James the Great

James the Great, also known as James, son of Zebedee or as Saint James the Greater (Aramaic: ܝܥܩܘܒ ܒܪ ܙܒܕܝ; Arabic: يعقوب; Hebrew: בן זבדי

יַעֲקֹב, Yaʿăqōḇ; Latin: Iacobus Maximus; Greek: Ἰάκωβος; died AD 44), was one of the Twelve Apostles of Jesus, the first to be martyred according to the New Testament. Saint James is the patron saint of Spain and, according to tradition, his remains are held in Santiago de Compostela in Galicia.

One of the Twelve Apostles of Jesus
“St. Jacob” and “St James the Great” redirect here. For other uses, see St. Jacob (disambiguation) and St James the Great (disambiguation).

James the Great

Saint James the Great by Guido Reni
Apostle
Born Bethsaida, Galilee, Roman Empire
Died AD 44
Jerusalem, Judea, Roman Empire
Canonized Pre-Congregation
Feast 25 July (Western Christianity)
30 April (Eastern Christianity)
30 December (Hispanic Church)
Attributes Red Martyr, Scallop, Pilgrim’s hat
Patronage Places
Spain, Guatemala, Seattle, Nicaragua, Guayaquil, Betis Church, Guagua, Pampanga, Badian, Buhay Na Tubig, Imus, Paete, Laguna, Sogod, Cebu, Philippines and some places of Mexico.
Professions
Veterinarians, equestrians, furriers, tanners, pharmacists, oyster fishers, woodcarvers.

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The son of Zebedee and Salome, James is styled “the Greater” to distinguish him from the Apostle James “the Less”, with greater meaning older or taller, rather than more important. James the Great was the brother of John the Apostle.[1]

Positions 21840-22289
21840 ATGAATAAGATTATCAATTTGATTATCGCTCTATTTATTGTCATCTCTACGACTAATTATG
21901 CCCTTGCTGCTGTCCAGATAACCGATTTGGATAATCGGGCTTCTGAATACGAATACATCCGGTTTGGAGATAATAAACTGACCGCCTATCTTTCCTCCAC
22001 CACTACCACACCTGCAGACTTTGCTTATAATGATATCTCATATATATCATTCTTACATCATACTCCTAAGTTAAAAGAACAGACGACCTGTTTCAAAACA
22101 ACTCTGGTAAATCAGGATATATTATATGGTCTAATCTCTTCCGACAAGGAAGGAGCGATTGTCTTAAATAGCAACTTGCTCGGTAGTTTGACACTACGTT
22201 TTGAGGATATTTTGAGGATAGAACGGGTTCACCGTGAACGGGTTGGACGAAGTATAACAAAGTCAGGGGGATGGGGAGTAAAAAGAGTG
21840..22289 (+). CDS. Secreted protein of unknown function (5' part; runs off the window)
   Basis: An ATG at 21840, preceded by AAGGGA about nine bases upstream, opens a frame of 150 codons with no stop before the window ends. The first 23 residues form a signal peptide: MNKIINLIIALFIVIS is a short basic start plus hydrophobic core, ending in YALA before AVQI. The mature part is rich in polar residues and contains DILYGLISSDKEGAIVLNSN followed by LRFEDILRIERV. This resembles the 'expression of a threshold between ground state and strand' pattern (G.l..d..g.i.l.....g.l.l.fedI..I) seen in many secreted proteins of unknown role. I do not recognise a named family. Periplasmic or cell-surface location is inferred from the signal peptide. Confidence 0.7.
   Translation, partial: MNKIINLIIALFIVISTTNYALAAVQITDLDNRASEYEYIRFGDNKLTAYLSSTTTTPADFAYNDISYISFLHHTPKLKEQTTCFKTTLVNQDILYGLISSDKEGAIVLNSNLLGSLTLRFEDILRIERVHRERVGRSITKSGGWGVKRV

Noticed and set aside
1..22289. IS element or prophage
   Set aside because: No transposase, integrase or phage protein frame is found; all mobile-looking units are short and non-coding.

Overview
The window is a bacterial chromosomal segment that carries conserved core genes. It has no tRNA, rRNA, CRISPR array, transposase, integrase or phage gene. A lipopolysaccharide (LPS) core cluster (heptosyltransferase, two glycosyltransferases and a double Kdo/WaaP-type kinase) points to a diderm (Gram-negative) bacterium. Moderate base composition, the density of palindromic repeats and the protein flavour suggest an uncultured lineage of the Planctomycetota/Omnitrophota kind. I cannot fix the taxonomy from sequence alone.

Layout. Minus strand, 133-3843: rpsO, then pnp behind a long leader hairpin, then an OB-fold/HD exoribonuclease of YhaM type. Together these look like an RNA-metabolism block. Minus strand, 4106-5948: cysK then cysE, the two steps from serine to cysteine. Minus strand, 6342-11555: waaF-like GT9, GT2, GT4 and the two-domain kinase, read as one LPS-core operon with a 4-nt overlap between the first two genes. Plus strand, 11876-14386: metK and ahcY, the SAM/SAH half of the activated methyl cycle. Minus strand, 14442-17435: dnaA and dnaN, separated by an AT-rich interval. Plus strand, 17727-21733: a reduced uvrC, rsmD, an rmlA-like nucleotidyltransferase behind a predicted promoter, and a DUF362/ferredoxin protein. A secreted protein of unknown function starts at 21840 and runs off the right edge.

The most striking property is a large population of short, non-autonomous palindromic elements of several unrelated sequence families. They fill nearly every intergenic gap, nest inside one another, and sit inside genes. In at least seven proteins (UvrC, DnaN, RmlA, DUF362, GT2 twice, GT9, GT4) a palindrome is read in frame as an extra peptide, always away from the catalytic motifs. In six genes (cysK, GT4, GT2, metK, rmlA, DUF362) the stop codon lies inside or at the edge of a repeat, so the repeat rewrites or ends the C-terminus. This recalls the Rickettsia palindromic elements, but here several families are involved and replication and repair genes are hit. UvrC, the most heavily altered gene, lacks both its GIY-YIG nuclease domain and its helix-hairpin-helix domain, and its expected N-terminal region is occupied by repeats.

James is described as one of the first disciples to join Jesus. The Synoptic Gospels state that James and John were with their father by the seashore when Jesus called them to follow him.[Matt. 4:21–22][Mk. 1:19–20] James was one of only three apostles whom Jesus selected to bear witness to his Transfiguration.[Matthew 17:1–9][Mark 9:2–8][Luke 9:28–36] James and John[Mark 10:35–45] (or, in another tradition, their mother[Matthew 20:20–28]) asked Jesus to grant them seats on his right and left in his glory. Jesus rebuked them, asking if they were ready to drink from the cup he was going to drink from and saying the honor was not even for him to grant. The other apostles were annoyed with them. James and his brother wanted to call down fire on a Samaritan town, but were rebuked by Jesus.[Lk 9:51-6]

Shield with symbol of St. James the Great, Church of the Good Shepherd (Rosemont, Pennsylvania)

The Acts of the Apostles records that “Herod the king” (usually identified with Herod Agrippa I) had James executed by the sword.[Acts 12:2] Nixon suggests that this may have been caused by James’s fiery temper,[2] in which he and his brother earned the nickname Boanerges or “Sons of Thunder”.[Mark 3:17]F. F. Bruce contrasts this story to that of the Liberation of Saint Peter, and notes that “James should die while Peter should escape” is a “mystery of divine providence“.[3]

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